Once Upon a Time...
There lived an Old Welsh Knight. He was the silliest old Knight who ever lived, and he liked to tell great tales of his life as a young Knight to anyone who would listen.
He used to tell tales, for instance, of how, as a young Knight, he fought great naval battles on great warships, and how he was once a member of a secret army who protected the Kingdom. In the great tales he told, he was the bravest, wisest and most popular Knight who ever lived.
But all of his great tales were just lies. He had just been a cabin boy on the great warship and had never seen a battle, and he had never, ever been a member of a secret army. He told the lies to try and make himself look big and brave and fierce, but he was really just a very silly, very sad and very lonely Old Knight.
His only friends in all the Kingdom were other lonely Knights, who would come to the tavern and share goblets of his boiled mead and swap great tales of bravery and derring-do; but the Old Welsh Knight always made sure that his own stories were bigger and better and more exciting than anyone else's.
But the Old Welsh Knight and his few friends were not all they pretended to be: One of the younger and most popular Knights of the group had once been locked in a dungeon for frightening children. He never told the other Knights this, because he was pretending to be a great Knight and wanted the others to like him. Another of the Knights would boast about how he had attacked great red dragons in his younger days, but had really only ever attacked his poor wife and children.
These Knights were happy, though, and spent long evenings in their tavern trying to impress one another with their great tales of heroism and bravery. The one thing that united them, the one thing upon which they were all agreed, was that their Kingdom had the greatest and wisest King in all the world, and that they would each willingly lay down their lives in his service.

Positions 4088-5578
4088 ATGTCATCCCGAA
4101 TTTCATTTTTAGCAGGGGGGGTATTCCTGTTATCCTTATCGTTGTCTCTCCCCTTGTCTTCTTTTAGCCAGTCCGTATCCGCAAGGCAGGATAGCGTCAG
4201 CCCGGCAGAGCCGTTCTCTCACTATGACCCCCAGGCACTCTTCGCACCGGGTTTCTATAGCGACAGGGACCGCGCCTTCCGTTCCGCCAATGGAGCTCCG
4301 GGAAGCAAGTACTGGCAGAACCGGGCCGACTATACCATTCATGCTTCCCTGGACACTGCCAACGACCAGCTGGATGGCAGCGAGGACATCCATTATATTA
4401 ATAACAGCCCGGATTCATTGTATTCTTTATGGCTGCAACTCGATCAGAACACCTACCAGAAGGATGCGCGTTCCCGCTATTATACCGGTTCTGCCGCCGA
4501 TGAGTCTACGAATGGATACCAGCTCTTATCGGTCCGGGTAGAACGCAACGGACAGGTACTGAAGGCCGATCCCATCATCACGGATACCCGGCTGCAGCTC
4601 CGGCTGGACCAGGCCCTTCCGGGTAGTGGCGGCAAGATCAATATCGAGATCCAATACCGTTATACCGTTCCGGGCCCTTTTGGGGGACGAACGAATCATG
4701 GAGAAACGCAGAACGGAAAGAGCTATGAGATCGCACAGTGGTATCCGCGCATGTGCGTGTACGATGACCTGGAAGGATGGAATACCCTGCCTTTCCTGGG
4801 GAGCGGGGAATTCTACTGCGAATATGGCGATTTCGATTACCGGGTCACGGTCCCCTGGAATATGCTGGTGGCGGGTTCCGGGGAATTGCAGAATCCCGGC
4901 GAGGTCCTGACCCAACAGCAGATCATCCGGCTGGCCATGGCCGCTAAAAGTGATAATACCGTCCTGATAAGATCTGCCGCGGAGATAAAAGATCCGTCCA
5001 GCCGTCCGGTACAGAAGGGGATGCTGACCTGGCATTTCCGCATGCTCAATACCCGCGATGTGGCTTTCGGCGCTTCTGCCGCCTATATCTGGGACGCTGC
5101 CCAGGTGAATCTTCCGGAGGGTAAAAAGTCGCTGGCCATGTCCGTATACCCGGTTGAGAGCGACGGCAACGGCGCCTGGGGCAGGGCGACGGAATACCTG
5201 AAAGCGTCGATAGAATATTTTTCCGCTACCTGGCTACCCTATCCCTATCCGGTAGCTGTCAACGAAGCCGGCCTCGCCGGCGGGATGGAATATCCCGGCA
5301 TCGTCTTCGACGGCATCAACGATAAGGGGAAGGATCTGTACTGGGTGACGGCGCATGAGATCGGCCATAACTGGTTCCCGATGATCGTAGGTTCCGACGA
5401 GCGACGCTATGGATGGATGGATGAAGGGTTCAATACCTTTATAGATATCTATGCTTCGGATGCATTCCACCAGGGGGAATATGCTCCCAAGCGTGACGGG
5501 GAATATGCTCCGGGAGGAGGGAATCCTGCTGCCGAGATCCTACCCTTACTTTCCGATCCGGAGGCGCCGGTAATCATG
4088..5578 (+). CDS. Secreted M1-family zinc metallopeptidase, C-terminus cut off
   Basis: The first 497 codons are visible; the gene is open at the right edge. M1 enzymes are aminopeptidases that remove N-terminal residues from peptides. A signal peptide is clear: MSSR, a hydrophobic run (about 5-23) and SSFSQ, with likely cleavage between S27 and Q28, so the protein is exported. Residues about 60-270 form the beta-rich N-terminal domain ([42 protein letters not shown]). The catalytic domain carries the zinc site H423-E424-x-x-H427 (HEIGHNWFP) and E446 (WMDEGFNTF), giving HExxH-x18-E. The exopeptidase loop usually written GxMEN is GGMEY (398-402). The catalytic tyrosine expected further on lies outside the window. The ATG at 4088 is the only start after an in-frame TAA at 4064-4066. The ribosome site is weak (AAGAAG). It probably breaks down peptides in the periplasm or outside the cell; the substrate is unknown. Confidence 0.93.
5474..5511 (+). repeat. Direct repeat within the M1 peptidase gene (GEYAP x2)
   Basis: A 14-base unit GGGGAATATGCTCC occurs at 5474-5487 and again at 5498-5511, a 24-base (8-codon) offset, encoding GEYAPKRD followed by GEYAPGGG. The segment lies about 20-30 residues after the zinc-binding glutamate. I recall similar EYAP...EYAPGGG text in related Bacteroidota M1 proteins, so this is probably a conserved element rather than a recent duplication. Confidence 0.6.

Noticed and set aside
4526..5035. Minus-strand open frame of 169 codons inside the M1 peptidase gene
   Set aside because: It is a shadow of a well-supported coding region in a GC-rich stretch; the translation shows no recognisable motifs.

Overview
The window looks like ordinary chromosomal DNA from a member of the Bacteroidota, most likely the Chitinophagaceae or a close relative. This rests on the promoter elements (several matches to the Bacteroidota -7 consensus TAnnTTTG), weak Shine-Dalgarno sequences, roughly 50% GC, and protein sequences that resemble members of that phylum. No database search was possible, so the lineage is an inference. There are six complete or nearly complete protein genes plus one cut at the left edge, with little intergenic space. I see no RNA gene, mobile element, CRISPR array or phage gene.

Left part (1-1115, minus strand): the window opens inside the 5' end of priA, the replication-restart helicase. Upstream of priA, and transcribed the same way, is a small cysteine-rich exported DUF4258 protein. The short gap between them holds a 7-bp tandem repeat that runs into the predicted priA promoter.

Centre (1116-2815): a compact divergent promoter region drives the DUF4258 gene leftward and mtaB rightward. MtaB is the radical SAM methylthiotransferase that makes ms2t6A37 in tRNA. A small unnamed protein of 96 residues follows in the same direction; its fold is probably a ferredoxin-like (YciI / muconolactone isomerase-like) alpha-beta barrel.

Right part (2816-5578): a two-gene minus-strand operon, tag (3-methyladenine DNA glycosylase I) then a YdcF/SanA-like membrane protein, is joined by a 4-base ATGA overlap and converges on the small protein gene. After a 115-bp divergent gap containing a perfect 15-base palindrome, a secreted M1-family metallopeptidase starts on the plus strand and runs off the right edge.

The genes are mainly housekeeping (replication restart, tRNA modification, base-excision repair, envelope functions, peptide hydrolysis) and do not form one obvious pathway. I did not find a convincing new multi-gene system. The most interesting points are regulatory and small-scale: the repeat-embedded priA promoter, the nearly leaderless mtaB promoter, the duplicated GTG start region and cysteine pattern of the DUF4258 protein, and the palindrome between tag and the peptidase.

But then, voices of dissent began to be heard throughout the Kingdom. People began to whisper in the taverns that the King was not the greatest and wisest in all the world: He was a cruel King, who stole the taxes of the poor and had all who disagreed with him thrown into exile.
The Old Welsh Knight and his few friends were angry to hear of people saying such things of their King, and would denounce them loudly, calling them “Traitor” and “Spy” and “Villain” and calling for their exile from the Kingdom.
And so it went on, for month after month.
But the voices of dissent spoke only the truth: For the King was indeed a cruel and despotic ruler, and more and more of his Subjects came to realise this.
But it wasn't just the people who had slowly come to see the truth about their King: There were even Knights - who had once been admired by the Old Welsh Knight and his few friends – who saw the truth about the King and denounced him, upon which the Old Welsh Knight and his few friends would suddenly turn against such Knights, shouting that they were traitors and claiming they had known all along that they were foreign spies.
And it wasn't very long before the Old Welsh Knight and his few friends were the only ones who still believed in the goodness and righteousness of their King.
Until, one day, the People had had enough, and they overthrew the King, and he was delivered up to the justice of his enemies. And in the ruins of his palace, the People found all the evidence to prove that the King had been every bit as bad – and worse - as everyone had said.
The Old Welsh Knight and his few friends saw the evidence, too, but were too proud and foolish to admit that it was all true and that they had been misled by the evil King for many years.
And even though the Old Welsh Knight and his few friends tried to bluster, and shout loudly about how they were still the wisest, and bravest, and truest Knights in all the Kingdom, the people simply ignored them, and laughed at them, and went about their business.
And the Old Welsh Knight and his few friends were soon entirely forgotten, and died, unloved and unmourned.